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How do you insure that you have enough hose to reach the fire apartment on the fourth floor? How much hose is needed inside the building? The fire building is a five story 50x75 MD with a single stairway located in the middle of the building.

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Six lengths. I am not including what is coming from the rig to the base of the stairs. Most FDs do not carry this amount in a static hosebed. For that matter it seems that many FDs do not have static hosebeds and in this scenerio, would have to disconnect nozzles and hang more hose. It is such a tough fight up here for such a simple issue.
Hopefully any job that responds to dwellings like the one in this scenario has a static bed. If they don't, then shame on the last 10 Chiefs that ran the show and specd' apparatus. What do you think the impetus is for lack of static beds? Preconnects? You bet. How long do you think it takes to assemble bundles, hosebeds, etc. to accomplish this stretch?

Oh yeah...five lengths for this stretch..this is a small MD and will not have a huge lobby or long hallways. The interior stairs will be right behind the front door. Four lengths inside and one from the Engine to the front door (stairs).
And by the time you get all this in place, it might already be on #5.
Laughing here.. Well we do have static hose. And from what I was just taught 2 months ago (ERIC - BHI).
1 length to entrance from Engine -
1 length door Stairs.
2 for stairs .
2 possibley on floor depanding on layout.
My answer is 6 max
The reason I laugh is Im not much of an Engine guy even though thats the my Assignment. I always wanted to be a truckie well where I work that isnt going to happen so thanks to you folks for teaching me how important the engine job really is, now I get to put this down as training :L)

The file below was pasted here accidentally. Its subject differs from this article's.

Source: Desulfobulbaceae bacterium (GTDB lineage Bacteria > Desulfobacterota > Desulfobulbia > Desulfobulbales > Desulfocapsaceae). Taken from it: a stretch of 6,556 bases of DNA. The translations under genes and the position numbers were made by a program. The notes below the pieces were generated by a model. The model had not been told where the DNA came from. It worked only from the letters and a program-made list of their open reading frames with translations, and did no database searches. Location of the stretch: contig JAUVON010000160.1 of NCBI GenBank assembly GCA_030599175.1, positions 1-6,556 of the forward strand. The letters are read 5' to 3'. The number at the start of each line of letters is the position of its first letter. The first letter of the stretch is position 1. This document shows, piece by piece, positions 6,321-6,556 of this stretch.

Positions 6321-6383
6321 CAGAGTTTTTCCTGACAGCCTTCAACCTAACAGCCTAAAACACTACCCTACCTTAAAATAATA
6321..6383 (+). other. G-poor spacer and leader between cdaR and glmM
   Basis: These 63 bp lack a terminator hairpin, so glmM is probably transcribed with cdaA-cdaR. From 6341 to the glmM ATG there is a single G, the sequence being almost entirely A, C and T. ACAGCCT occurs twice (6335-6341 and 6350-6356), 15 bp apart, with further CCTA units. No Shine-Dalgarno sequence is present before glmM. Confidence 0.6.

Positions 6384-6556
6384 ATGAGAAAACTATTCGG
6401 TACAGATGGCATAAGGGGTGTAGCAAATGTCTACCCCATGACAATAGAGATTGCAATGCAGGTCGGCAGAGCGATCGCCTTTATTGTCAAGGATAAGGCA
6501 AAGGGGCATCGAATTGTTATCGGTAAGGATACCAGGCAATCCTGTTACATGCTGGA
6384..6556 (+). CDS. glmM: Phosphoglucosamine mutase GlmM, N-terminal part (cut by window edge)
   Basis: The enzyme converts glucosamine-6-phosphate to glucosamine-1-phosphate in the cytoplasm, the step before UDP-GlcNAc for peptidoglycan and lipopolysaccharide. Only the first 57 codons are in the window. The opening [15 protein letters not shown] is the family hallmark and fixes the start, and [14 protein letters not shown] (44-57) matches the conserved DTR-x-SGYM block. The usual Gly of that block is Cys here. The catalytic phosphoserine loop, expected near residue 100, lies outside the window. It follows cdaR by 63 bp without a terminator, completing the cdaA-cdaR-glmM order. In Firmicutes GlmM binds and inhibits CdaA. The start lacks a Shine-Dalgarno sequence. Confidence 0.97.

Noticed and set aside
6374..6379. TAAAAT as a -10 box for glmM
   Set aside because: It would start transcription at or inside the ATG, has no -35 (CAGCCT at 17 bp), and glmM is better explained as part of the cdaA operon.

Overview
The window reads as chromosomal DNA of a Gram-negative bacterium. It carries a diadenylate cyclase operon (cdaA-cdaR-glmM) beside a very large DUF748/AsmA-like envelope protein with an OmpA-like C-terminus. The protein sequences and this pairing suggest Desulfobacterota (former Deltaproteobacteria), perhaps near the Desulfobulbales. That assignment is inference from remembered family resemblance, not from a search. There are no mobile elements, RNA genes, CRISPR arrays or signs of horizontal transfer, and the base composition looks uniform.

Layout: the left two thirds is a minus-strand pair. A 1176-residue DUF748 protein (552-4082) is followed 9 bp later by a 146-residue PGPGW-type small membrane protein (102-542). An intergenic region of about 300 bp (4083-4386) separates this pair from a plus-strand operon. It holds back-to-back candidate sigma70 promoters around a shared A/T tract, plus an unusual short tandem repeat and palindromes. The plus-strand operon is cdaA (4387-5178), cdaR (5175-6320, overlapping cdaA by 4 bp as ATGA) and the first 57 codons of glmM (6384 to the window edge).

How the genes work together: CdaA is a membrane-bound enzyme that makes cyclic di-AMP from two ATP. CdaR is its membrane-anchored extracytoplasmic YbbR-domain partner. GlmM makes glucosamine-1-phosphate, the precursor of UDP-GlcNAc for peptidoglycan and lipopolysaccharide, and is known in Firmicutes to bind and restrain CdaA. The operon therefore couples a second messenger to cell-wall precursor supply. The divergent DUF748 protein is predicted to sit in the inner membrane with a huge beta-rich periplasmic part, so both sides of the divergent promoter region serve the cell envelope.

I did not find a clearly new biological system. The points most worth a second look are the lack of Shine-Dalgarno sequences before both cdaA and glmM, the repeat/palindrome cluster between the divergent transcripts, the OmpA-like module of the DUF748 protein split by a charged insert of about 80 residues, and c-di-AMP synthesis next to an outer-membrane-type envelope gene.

There are a few things to consider. Is there a well h***, is this a scissor stair, or does it wrap around the elevator? I'd say 5 lengths. One per floor for the stairs and two for the hall. If the stairwell is in the center two length should reach either way off the stairs. Also if the truck goes to the fire floor and locates the fire apartment, the stretch could be mimiced on the floor below. THis will take some guess work out of the estimate.
Ok Greg, I'll bite. Other than the following method, how would you estimate the hose stretch?
- Amount of hose needed on the fire floor. In this example if you add the length and the width (125")
- Add the hose for the elevation: based on the type of stairs, or if you can do a well stretch etc. Rule of thumb...one length per floor
- Add the distance from the chosen stair entry to the building entry point.
- Finally, add the distance from the entry door to the tailboard.

Is there another way to estimate with any certainty? Or...do you just take a chance and hope for the best?

So, in this case, making some assumptions (no well stretch)
- 2 lengths for the fire floor (125') assuming usable stream reach
- 3 lengths for elevation (one per floor)
- 1 length from the front door to the stair entry point. (assuming the 75' is the depth)
- finally, add the distance from the building entry to the tailboard.

Looks like 6 lengths plus the distance from the door to the tailboard if this is not a reverse lay.

What are your thoughts? Care to weigh-in Ray?